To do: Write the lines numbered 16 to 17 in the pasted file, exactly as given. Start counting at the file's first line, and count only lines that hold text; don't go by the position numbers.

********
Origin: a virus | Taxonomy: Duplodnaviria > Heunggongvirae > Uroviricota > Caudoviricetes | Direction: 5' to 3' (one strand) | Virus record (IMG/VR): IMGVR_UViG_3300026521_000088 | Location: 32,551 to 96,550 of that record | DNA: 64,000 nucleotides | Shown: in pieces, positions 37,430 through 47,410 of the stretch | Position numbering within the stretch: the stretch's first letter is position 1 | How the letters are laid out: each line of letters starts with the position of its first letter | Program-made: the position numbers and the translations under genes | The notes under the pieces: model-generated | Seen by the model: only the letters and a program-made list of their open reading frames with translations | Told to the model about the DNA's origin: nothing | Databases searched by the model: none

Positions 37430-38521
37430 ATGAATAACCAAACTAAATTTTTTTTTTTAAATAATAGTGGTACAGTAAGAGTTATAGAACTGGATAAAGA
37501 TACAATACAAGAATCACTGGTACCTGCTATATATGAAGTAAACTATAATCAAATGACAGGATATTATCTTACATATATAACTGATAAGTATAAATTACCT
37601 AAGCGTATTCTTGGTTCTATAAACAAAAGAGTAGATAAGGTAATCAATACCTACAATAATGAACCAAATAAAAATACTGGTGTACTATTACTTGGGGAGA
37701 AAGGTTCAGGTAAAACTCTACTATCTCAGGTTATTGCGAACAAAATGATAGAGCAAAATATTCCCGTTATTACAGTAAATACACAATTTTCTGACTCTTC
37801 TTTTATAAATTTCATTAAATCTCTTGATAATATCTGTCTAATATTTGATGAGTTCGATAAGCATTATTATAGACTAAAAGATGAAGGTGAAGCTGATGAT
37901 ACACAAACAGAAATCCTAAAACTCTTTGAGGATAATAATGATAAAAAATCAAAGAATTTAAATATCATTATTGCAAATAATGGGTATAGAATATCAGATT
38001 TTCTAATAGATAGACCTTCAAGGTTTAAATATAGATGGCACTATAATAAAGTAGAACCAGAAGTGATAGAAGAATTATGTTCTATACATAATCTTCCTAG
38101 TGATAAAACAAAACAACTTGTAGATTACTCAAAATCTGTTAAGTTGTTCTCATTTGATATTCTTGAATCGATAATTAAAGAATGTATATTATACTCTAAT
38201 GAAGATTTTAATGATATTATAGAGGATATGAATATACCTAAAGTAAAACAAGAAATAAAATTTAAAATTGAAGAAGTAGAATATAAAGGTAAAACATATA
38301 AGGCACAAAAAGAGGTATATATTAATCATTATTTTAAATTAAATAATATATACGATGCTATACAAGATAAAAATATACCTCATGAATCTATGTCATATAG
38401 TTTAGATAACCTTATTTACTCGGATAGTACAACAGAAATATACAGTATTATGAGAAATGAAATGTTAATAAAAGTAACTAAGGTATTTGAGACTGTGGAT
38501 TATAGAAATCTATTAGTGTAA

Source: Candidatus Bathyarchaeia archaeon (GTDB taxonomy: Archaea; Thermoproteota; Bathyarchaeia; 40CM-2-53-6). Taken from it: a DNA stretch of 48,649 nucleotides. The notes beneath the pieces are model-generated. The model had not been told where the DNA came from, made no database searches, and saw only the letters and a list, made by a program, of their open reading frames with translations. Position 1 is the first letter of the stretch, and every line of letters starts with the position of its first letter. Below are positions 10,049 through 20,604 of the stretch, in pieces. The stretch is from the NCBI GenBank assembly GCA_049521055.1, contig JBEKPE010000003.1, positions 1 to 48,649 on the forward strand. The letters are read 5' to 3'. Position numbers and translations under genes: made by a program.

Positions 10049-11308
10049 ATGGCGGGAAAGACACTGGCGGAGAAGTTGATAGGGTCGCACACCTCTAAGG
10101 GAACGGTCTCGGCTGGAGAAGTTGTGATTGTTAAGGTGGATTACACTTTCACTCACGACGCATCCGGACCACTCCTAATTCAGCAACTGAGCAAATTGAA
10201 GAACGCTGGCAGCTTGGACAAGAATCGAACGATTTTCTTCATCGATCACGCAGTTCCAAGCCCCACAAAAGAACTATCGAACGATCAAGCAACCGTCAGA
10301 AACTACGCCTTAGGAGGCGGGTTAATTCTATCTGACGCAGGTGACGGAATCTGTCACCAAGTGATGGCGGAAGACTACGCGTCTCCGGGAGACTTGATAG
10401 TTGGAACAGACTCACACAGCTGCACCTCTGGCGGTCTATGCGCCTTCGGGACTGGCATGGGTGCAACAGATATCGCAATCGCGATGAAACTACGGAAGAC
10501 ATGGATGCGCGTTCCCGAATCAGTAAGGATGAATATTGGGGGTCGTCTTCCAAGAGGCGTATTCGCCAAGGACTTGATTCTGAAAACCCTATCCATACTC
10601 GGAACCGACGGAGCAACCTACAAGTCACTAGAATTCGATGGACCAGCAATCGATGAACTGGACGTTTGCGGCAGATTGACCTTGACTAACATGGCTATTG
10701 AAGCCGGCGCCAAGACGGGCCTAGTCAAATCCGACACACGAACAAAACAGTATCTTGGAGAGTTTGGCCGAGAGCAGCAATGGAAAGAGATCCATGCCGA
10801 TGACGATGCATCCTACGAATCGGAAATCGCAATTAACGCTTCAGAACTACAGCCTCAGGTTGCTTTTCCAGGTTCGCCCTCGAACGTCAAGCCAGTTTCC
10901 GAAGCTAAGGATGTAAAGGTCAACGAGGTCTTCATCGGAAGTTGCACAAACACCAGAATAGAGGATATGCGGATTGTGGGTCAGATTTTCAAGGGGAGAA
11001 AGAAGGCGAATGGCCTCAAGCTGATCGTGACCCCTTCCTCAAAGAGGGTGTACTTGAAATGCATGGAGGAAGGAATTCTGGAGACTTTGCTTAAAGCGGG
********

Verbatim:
Positions 10049-11308
10049 ATGGCGGGAAAGACACTGGCGGAGAAGTTGATAGGGTCGCACACCTCTAAGG